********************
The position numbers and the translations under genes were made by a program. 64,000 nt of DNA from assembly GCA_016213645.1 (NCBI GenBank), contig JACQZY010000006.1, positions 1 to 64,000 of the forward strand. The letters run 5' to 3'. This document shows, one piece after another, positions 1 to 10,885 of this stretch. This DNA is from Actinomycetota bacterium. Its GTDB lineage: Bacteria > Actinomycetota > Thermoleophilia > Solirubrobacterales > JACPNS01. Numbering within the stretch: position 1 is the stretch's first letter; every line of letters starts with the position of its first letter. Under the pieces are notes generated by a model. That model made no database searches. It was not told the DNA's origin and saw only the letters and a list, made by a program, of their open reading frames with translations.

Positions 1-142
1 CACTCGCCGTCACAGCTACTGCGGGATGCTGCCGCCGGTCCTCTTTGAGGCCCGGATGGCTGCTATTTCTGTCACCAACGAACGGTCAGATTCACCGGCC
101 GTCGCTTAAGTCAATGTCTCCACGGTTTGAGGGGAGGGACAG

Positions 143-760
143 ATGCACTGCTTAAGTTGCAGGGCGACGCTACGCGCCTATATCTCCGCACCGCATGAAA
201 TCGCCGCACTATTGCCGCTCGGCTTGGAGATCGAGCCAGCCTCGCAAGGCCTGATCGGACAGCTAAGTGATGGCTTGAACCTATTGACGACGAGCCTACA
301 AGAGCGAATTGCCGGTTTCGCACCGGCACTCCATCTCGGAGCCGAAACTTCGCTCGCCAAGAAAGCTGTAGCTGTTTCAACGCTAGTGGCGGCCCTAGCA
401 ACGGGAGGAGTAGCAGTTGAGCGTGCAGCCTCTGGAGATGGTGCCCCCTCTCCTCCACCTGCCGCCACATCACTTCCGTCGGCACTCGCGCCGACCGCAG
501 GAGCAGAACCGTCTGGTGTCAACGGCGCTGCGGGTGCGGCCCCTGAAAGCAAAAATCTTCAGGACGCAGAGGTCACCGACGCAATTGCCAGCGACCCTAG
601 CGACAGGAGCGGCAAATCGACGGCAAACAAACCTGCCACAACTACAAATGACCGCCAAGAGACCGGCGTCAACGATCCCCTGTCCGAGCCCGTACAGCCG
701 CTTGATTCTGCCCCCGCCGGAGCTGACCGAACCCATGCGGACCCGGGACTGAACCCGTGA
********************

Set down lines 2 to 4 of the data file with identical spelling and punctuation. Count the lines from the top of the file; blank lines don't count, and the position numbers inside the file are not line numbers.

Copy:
Positions 1-142
1 CACTCGCCGTCACAGCTACTGCGGGATGCTGCCGCCGGTCCTCTTTGAGGCCCGGATGGCTGCTATTTCTGTCACCAACGAACGGTCAGATTCACCGGCC
101 GTCGCTTAAGTCAATGTCTCCACGGTTTGAGGGGAGGGACAG